No. 371 October Term, 1978, Appeal from Order of the Court of Common Pleas of Philadelphia County, Trial Division, Criminal Section as of May Sessions 1971, Nos. 1975-1979 and August Sessions, 1971, Nos. 265-266.
Irvin J. Kopf, Philadelphia, for appellant.
Eric B. Henson, Assistant District Attorney, Philadelphia, for Commonwealth, appellee.
Cercone, Spaeth and Lipez, JJ. Lipez, J., concurs in the result.
[ 270 Pa. Super. Page 403]
This is an appeal by Edward Farrington from the order of the court below denying post conviction relief.*fn* On October 29, 1971, appellant entered guilty pleas to the charges of aggravated robbery and burglary of a doctor and a patient in his office, of a jewelry store, and of an oil company. He was sentenced to eight to twenty years imprisonment to be served concurrently on all charges except for one prior aggravated assault conviction for which defendant was sentenced to five years probation to be served consecutive to the other sentences. A direct appeal was never filed by appellant.
In his post conviction petition, appellant contended that his guilty plea was the result of an allegedly constitutionally invalid arrest and line-up and also was primarily motivated by constitutionally invalid oral and written admissions and confessions after his arrest. After hearing, the court dismissed the petition. We affirm the judgment of the lower court.
A collateral attack on a guilty plea requires (1) an involuntary pre-trial confession or other constitutionally infirm evidence; (2) that the guilty plea was primarily motivated by such evidence; and (3) that defendant was incompetently advised by counsel to plead guilty rather than go to trial. Commonwealth v. Taylor, 449 Pa. 345, 296 A.2d 823 (1972); Commonwealth v. Holloway, 215 Pa. Super. 136, 257 A.2d 308 (1969). The contention, therefore, that the primary motivation for the entry of the plea was a constitutionally infirm arrest, line-up, and confession, if true, affords a basis for invalidating the guilty pleas.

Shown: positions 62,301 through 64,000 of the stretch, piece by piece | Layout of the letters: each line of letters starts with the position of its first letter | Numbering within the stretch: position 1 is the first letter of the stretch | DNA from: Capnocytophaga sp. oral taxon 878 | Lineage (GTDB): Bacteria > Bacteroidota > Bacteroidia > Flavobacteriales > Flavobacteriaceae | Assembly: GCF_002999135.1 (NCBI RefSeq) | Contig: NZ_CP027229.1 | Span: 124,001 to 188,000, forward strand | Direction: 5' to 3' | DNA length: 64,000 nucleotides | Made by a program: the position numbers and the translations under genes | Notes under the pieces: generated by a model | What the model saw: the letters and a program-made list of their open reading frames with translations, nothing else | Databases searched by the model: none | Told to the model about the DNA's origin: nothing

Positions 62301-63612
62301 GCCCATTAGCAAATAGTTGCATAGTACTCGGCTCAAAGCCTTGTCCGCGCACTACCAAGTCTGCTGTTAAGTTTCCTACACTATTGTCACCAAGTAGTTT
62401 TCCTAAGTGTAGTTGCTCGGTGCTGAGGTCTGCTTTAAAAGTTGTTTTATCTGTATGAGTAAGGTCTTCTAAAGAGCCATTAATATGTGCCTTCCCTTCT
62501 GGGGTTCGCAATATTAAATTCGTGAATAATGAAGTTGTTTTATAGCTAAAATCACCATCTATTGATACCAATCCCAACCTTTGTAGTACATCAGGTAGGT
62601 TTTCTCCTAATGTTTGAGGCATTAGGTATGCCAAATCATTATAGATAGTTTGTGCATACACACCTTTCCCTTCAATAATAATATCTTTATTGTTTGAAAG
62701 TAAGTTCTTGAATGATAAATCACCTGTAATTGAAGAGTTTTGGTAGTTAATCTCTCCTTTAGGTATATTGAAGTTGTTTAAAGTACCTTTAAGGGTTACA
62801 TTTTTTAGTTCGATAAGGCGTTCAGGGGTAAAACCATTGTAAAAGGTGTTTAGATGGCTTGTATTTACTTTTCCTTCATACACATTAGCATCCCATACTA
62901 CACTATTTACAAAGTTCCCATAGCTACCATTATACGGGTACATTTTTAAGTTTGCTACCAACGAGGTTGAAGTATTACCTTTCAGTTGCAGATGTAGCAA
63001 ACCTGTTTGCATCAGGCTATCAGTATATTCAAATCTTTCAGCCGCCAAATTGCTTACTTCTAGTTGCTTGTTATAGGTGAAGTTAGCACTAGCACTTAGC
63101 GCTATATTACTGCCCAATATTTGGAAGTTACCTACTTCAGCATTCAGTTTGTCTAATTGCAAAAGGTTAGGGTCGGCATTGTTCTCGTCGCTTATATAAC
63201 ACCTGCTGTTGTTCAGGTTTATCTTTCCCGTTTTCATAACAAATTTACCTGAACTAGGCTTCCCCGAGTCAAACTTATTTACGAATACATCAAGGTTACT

The basis for an adverse ruling on the arrest aspect of the hearing is that Pennsylvania law authorizes a police officer to arrest without a warrant where he has probable cause to believe that a felony has been committed and that the
[ 270 Pa. Super. Page 404]
person to be arrested is the felon. Commonwealth v. Donnelly, 336 A.2d 632, 233 Pa. Super. 396 (1975).
We feel in the instant case that the police had probable cause to arrest appellant when the alleged victim of the crime saw Farrington leaving a taproom, and told a police officer on the street that Farrington had robbed him at gunpoint and went with the police to identify Farrington before the arrest. There are several Pennsylvania cases which permitted a warrantless arrest for a felony based on the victim's identification of the assailant to the police. Tentative identifications are sufficient to sustain conviction. Furthermore it has never been the law of the Commonwealth that a victim's statements must be corroborated before an arrest can be made. Commonwealth v. Wiggins, 361 A.2d 750, 239 Pa. Super. 256 (1976); United States ex rel. Young v. Rundle, 308 F.Supp. 1477 (D.C.1969); Commonwealth v. Bendas, 38 Northumb.L.J. 88 (Pa.Quar.Sess.1965).
The basis for our adverse ruling on the confession and inability to know he had a right to counsel before making the confession because he was too intoxicated is that drinking does not automatically invalidate his subsequent incriminating statement; the test is whether he had sufficient mental capacity at the time of giving his statement to know what he was saying and to have voluntarily intended to say it. Commonwealth v. Smith, 447 Pa. 457, 291 A.2d 103 (1972). Appellant's past therapy for alcoholism and the fact that appellant had been drinking alcoholic beverages for about six hours do not alone make his confession ...